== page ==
The Contribution of Airborne Contamination to Campylobacter Counts on Defeathered Broiler Carcasses

M. E. Berrang, J. K. Northcutt, J. A. Dickens
2004 Journal of Applied Poultry Research  
The enteric pathogen Campylobacter can be carried into poultry processing facilities on and within live birds. Numbers of Campylobacter recovered from carcasses decrease after scalding but increase during feather removal. Mechanical feather picking causes mist as well as particles of dust, feathers, feces, and other matter to become airborne around the machine. This study was conducted to determine if Campylobacter associated with broilers during defeathering can become airborne and contaminate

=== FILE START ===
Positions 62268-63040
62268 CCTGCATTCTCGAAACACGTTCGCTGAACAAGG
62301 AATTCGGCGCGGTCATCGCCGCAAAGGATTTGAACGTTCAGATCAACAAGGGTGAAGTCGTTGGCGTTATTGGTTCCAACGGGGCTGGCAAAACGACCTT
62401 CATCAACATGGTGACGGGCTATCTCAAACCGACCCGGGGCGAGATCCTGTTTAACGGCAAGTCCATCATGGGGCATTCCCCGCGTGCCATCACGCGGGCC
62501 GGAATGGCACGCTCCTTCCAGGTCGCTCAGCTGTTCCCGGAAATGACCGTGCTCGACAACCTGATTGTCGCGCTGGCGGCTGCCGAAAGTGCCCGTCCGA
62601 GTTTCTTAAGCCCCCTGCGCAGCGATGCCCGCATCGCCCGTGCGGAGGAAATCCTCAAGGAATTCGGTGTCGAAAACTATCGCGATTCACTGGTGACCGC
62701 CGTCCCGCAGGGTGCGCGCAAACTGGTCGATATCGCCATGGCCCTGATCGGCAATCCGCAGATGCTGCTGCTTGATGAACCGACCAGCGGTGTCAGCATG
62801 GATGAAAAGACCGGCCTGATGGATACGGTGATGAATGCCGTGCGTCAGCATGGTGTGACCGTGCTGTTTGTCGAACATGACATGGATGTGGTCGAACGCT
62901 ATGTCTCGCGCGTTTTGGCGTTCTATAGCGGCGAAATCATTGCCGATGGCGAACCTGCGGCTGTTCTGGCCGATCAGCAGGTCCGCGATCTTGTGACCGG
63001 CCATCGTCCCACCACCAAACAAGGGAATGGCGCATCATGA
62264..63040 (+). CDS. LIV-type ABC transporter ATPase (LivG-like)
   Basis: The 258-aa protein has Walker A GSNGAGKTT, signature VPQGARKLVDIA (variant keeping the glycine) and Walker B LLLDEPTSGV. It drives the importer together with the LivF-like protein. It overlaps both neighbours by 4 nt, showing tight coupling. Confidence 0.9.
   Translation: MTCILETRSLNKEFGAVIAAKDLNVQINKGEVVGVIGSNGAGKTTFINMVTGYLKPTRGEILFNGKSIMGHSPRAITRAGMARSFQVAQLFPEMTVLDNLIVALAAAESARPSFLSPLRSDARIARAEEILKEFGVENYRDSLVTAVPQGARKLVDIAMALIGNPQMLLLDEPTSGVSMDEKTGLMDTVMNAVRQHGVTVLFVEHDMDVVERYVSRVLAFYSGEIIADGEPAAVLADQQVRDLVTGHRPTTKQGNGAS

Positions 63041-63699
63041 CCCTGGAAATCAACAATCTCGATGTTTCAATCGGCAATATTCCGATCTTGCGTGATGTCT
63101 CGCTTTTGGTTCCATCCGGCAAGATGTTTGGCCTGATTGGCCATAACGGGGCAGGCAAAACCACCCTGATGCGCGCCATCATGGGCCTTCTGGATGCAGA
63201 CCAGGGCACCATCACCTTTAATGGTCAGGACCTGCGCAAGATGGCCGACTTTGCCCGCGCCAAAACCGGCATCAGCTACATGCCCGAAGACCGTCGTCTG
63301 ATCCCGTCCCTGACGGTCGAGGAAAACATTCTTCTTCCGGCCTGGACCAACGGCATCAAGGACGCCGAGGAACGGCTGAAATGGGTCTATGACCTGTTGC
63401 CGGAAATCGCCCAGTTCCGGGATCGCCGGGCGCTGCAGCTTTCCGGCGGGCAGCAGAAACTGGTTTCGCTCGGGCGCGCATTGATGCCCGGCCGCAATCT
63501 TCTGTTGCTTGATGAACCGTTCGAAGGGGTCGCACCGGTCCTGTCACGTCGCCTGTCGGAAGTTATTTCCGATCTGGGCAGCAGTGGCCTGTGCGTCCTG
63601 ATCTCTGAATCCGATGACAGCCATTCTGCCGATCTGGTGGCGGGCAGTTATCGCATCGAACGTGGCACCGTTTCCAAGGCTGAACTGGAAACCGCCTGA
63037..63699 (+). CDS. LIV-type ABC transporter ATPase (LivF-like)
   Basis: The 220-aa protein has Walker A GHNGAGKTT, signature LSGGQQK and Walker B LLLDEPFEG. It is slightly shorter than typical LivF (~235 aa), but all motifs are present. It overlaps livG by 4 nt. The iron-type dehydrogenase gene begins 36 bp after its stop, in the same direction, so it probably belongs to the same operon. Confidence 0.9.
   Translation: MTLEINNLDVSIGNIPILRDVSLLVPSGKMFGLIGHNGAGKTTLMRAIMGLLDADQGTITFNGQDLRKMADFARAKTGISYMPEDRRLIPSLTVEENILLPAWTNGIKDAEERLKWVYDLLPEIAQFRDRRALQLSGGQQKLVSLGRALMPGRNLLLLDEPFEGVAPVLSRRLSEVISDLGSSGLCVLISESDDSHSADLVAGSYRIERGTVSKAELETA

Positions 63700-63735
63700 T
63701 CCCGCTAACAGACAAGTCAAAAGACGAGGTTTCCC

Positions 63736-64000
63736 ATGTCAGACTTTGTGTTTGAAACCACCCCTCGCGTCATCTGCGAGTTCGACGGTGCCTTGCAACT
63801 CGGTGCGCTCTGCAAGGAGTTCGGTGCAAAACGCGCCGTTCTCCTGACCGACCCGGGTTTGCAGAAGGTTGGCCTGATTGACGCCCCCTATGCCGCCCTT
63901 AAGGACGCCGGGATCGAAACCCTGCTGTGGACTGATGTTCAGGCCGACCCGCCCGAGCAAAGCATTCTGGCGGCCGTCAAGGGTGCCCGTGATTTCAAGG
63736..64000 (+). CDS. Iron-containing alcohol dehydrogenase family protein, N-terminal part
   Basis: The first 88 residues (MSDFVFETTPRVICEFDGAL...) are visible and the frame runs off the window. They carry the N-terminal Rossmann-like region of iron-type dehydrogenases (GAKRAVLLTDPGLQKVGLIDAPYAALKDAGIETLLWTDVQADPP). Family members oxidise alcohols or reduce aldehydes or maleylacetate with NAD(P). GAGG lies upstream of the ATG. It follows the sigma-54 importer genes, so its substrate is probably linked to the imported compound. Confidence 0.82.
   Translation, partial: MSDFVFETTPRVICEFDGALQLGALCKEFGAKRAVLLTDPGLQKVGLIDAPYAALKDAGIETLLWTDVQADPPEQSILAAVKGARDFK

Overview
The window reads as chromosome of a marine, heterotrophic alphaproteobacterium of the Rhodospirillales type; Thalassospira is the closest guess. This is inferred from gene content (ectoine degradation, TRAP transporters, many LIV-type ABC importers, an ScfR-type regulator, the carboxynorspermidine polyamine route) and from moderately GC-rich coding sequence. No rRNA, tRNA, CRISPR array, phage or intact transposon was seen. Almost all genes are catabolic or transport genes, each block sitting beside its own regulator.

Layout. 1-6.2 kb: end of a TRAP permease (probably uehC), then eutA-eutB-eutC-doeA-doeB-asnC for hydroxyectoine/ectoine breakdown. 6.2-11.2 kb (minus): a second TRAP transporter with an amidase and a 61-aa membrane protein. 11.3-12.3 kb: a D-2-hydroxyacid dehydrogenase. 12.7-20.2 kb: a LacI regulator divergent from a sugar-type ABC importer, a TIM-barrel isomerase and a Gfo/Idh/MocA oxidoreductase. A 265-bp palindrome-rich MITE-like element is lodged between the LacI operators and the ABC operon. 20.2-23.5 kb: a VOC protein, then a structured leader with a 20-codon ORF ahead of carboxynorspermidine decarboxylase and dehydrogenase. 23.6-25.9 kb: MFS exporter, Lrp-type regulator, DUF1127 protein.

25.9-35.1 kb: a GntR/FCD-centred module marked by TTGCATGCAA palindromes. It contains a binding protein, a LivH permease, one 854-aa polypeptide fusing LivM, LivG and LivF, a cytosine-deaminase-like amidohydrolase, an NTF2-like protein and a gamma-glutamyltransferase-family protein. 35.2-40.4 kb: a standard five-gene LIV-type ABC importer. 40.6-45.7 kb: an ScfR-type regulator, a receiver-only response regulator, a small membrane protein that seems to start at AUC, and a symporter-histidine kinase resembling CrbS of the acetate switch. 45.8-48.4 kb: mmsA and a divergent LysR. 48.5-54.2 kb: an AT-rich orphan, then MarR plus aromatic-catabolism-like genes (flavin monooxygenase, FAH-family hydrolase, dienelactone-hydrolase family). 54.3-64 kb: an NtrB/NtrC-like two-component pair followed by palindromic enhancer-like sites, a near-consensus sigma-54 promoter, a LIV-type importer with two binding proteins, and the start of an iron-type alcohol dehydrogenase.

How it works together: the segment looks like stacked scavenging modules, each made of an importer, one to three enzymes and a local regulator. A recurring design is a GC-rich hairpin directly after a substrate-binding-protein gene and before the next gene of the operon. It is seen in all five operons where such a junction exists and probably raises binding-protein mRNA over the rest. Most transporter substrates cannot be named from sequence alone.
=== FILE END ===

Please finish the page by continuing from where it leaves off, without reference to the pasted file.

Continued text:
more » ... other carcasses in or around a commercial defeathering machine. Carcasses with low numbers of Campylobacter were hung near an operating commercial feather picker where they were exposed to airborne contaminants for 1 min. Low numbers of Campylobacter were detected in the air near the picker. However, microbiological culture of carcasses after exposure to airborne contamination in the picker room revealed that they had no more Campylobacter than unexposed carcasses. These data suggest that airborne contamination does not contribute to the high numbers of Campylobacter routinely found on defeathered carcasses.
doi:10.1093/japr/13.1.1 fatcat:jxvjlcjxcfcu3eupzzw2xrip3m